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Sunshine State is suing federal government, CDC over ‘unlawful’ cruise industry shutdown

Ron DeSantis
Wearing a mask to prevent the spread of COVID-19, Florida Gov. Ron DeSantis looks on during a news conference, Tuesday, Feb. 23, 2021, at a Navarro Discount Pharmacy in Hialeah, Fla. DeSantis announced that seniors will soon be able to receive COVID-19 vaccinations at Navarro Discount Pharmacies and CVS y mas pharmacies in Miami-Dade County. (AP Photo/Wilfredo Lee)

Governor Ron DeSantis is fighting back, and just announced Florida is filing a lawsuit against the federal government and CDC to allow cruise ship industry to resume.

The CDC first issued it’s no-sail order at the start of the COVID-19 pandemic in March of 2020 following coronavirus outbreaks on several ships.

The order which has extended to Nov. 1, prevents cruise ships allowing passengers to embark and disembark from all U.S. ports.

“Cruise ship operators shall not commence or continue operations except as approved by USCG, in consultation with HHS/CDC personal until further notice,”

A number of cruise lines like Royal Caribbean have announced they’re resuming sailing from international ports like The Bahamas and Bermuda. However, all passengers 18 and older must be vaccinated before boarding.

DeSantis said, “People are still gonna go on cruises. You know what they’re going to do? Instead of flying to Miami, spending money to stay in our hotels, spending money to eat in our restaurants before they get on the ship, they are going to fly to the Bahamas, and they’re gonna spend the money in the Bahamas.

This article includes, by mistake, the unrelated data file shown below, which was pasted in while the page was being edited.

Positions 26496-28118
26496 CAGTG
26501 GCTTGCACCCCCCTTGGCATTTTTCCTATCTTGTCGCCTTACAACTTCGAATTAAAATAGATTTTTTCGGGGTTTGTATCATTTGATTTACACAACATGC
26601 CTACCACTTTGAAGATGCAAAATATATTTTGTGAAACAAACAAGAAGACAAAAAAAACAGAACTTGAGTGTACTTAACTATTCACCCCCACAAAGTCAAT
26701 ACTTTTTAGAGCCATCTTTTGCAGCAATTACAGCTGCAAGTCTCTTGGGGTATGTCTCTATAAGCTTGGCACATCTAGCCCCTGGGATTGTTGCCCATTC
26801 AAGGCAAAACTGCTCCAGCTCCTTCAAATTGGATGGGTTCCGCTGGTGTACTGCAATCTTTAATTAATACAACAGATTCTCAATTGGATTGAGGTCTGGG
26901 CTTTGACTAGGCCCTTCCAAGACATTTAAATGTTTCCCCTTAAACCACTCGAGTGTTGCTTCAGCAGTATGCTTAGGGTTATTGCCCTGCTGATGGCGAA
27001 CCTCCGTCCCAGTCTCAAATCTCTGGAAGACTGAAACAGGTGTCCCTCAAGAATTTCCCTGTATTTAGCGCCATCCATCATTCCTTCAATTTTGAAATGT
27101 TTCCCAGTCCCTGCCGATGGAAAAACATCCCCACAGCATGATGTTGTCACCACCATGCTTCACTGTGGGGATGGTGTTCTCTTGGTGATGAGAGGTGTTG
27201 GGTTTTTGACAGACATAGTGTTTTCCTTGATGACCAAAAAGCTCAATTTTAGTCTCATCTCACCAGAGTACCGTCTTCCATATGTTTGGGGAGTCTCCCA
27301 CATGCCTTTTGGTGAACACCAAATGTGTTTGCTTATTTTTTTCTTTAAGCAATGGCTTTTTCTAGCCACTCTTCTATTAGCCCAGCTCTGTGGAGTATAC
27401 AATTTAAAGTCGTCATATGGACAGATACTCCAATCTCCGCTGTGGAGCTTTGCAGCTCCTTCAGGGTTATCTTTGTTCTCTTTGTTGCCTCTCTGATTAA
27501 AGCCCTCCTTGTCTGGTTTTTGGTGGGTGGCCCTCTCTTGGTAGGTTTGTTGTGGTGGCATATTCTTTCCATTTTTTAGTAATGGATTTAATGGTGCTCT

The governor added that the no-sail order is costing Florida ports millions of dollars and tens of thousands of jobs, saying Miami-Dade County ​which boasts tourism as one its top industries-has one of the highest unemployment rates in the state because of the lockdown.

“We’re not going to sit back and while an administrative agency decided to shut down an entire industry,” Florida Attorney General Ashley Moody said. “Sixty% of the nation’s cruises come out of Florida.

The governor said cruise ship passengers should not be required to to show proof of COVID-19 vaccination, also known as a “vaccine passport,” a practice that was banned in Florida earlier this month. “It’s not necessary. causes a huge amount of problems,” “DeSantis said.

The CDC began taking steps to restart the cruise industry back in October when it issued a “conditional sailing order” that set guidelines for how cruise lines test and screen crew for COVID-19.

Speaking in Port Canaveral last month, DeSantis urged the federal government and CDC to lift the no=sail order by June to get the Sunshine State’s “crippled” cruise ship industry back on track.

Just hours before the governor’s announcement, Norwegian Cruise Line appealed tp passengers on Twitter, urging them to “Let your voice be heard & ask our elected representatives to allow cruising to resume in the United States.